April 8, 2022 | 19:30£22
Statement from Teenage Fanclub:
“This is probably the least unexpected news we could be delivering right now, but unfortunately due to the ongoing pandemic, we have reluctantly been forced to again reschedule our UK and European tour dates. Due to venue availability we’ve had to move most of these dates back to April and May 2022. Also, due to production delays with the vinyl manufacturing process, we are having to put back the release date for our new album Endless Arcade by a few weeks. The new release date will be April 30th 2021. However, we have some new music from the album to share now. You can listen to the song I’m More Inclined via your preferred streaming service today.”
Tickets purchased for the original date of November 9th 2020 still remain valid. Refunds if you can’t make the new date are available at point of purchase for those original dated tickets.
Initially lauded for the sonically dense, guitar-driven anthems that heralded them as unexpected stars of the alternative rock era, the perception of Scotland’s Teenage Fanclub transformed over time, eventually earning the group a reputation as pop craftsmen famous for a distinctive brand of classicist ’60s- and ’70s-style power pop and folk-rock. Originally centered on the talents of three singer/songwriters — Norman Blake, Gerard Love, and Raymond McGinley — Teenage Fanclub emerged in the late ’80s mixing sludgy guitar riffs and memorably hooky choruses that drew inspiration from iconic guitar rock bands like Big Star, Badfinger, and the Byrds. Signed to the storied indie label Creation Records in Britain, the band broke through with its 1991 Geffen major-label debut, Bandwagonesque, which hit number one on Billboard’s Heatseekers chart, and spawned three Top 20 modern rock hits with “Star Sign,” “What You Do to Me,” and “The Concept.” With follow-ups like 1995’s Grand Prix and 1997’s Songs from Northern Britain (the latter of which reached number three in the U.K.) they eschewed larger pop culture trends like grunge and Brit-pop in favor of further honing their sparkling, guitar-based sound, a choice that only worked to endear them to their loyal cult fan base. Though the band has kept a more low-key profile over the following decades, subsequent albums like 2005’s Man-Made recorded in Chicago with Tortoise’s John McEntire, and 2010’s Shadows, have showcased Teenage Fanclub’s continued dedication to writing heartfelt songs imbued with timeless lyricism, nuanced maturity, and warm vocal harmonies.
Hailing from the Bellshill area of Glasgow, Teenage Fanclub first came together in 1989 after the breakup of singer/guitarists Blake and McGinley’s previous band, the Boy Hairdressers. A musically similar outfit born out of the C-86 movement, the Boy Hairdressers issued the cult single “Golden Shower” on the Scottish indie label 53rd and 3rd before calling it quits. Blake then briefly joined the BMX Bandits before teaming with McGinley and singer/bassist Gerard Love to form Teenage Fanclub. Joining them was drummer Francis Macdonald, a fellow Boy Hairdresser and BMX Bandit, who played on half of the group’s indie debut, A Catholic Education, before leaving to make way for drummer Brendan O’Hare. Released in 1990 on Creation Records in the U.K., and on the then-fledgling Matador label in the U.S., A Catholic Education primarily featured songs by Blake and McGinley, including several that had initially been intended for the Boy Hairdressers. Rife with murky guitar fuzz and a brash, D.I.Y. punk attitude, what stood out most on the album were memorably hooky anthems like fan favorite “Everything Flows,” which fit in nicely alongside bands like Jesus and Mary Chain and set the groundwork for the band’s future sound.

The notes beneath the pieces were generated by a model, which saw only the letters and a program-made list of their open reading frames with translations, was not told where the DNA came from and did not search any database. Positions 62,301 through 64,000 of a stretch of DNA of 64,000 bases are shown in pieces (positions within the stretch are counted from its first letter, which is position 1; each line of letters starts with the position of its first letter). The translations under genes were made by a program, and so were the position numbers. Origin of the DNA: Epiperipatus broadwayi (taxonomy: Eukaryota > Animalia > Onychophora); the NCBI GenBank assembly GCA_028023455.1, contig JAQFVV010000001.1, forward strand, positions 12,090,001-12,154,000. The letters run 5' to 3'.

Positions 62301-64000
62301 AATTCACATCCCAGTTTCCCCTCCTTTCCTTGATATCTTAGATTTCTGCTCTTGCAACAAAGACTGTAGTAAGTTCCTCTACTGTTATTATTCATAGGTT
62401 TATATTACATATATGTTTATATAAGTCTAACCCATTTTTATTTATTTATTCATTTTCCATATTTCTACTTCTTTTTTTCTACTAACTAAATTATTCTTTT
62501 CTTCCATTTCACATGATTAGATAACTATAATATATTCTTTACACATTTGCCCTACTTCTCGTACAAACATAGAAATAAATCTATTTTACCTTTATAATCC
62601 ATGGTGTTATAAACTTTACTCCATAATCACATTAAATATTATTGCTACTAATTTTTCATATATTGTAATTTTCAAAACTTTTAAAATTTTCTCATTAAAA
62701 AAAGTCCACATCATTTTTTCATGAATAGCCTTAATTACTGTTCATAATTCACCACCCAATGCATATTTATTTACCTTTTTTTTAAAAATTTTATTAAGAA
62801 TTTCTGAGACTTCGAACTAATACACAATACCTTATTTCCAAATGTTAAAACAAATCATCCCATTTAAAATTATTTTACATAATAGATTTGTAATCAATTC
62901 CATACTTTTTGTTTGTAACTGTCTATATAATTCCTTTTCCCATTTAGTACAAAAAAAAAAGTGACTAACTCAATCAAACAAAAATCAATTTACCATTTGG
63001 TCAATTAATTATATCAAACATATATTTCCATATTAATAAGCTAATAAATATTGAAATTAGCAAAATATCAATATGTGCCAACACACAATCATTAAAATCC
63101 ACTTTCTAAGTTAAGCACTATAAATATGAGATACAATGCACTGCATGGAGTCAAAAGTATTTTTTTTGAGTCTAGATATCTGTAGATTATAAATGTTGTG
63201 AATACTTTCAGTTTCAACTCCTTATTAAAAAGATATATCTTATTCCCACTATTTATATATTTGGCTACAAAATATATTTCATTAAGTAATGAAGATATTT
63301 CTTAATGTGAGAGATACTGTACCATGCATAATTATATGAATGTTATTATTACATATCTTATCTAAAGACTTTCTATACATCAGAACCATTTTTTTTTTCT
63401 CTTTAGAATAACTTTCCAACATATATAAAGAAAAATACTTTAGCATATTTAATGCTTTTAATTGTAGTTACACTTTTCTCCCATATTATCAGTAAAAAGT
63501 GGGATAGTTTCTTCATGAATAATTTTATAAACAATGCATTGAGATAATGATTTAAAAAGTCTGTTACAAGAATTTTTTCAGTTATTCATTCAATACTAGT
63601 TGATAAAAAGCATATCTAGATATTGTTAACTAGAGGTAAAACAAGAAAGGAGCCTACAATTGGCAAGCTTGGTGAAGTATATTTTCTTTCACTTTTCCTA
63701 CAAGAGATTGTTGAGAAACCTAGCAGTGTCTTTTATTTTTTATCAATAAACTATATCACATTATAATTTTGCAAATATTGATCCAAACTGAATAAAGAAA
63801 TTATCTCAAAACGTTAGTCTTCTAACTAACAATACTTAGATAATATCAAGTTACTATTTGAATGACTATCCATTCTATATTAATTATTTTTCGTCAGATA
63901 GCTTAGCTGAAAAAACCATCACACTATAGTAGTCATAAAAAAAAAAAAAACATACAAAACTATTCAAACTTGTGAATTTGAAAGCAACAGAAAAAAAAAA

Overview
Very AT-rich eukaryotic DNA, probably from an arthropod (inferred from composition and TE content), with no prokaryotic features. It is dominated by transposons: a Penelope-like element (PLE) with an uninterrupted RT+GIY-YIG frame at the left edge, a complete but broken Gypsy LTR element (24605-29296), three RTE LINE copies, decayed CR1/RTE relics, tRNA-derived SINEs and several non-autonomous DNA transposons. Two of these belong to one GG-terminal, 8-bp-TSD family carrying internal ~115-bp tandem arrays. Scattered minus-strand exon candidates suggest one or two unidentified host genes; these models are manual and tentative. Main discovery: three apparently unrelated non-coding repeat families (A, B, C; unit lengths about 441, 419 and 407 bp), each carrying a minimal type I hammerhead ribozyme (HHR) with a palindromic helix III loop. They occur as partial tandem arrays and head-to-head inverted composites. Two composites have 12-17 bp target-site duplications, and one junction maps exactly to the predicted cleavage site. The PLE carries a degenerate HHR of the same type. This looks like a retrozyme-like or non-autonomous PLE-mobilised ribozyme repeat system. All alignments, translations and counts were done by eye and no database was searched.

Following the Don Fleming-produced God Knows It’s True EP, Teenage Fanclub signed with Creation and began working on what would eventually become their official sophomore album, 1991’s Bandwagonesque. However, around the same time, purportedly after a bit of drinking, the band took up Fleming’s offer to record a quick, one-off album in a single night. The resulting The King was a famously ramshackle collection of songs, including improvised instrumentals and a cheeky rendition of Madonna’s “Like a Virgin.” Initially intended as a small, limited-edition pressing, The King wasn’t well understood upon release, often misconstrued as a shady attempt to close out their deal with Matador, when in reality, the project was a joyful creative excursion, and remains one of the band’s more intriguing, if non-essential releases.
All of this however, would be quickly overshadowed by the group’s official second album. Released in 1991 on Geffen Records in the U.S., Bandwagonesque was a brilliant evocation of the radiant ’70s power pop of bands like Big Star and the Raspberries, infused with TFC’s distinctive penchant for memorable pop choruses and distortion-laden guitar hooks. It also marked the first time the band embraced a fully democratized approach to songwriting duties, with each of the three frontline members contributing songs — an approach that would become one of the group’s hallmarks. As their breakthrough record, Bandwagonesque spent 13 weeks on Billboard’s Heetseekers chart, eventually peaking at number one. It also spawned several Top 20 hits on Billboard’s Modern Rock Tracks chart, including “Star Sign,” “What You Do to Me,” and “The Concept,” the latter of which they performed on Saturday Night Live. In the wake of the album’s success, they joined Nirvana on tour, after which Kurt Cobain was famously quoted as saying they were the “best band in the world.” By year’s end, Bandwagonesque had landed at the top of Spin Magazine’s Best-Of list, surpassing Nirvana’s Nevermind, My Bloody Valentine’s Loveless, and R.E.M.’s Out of Time.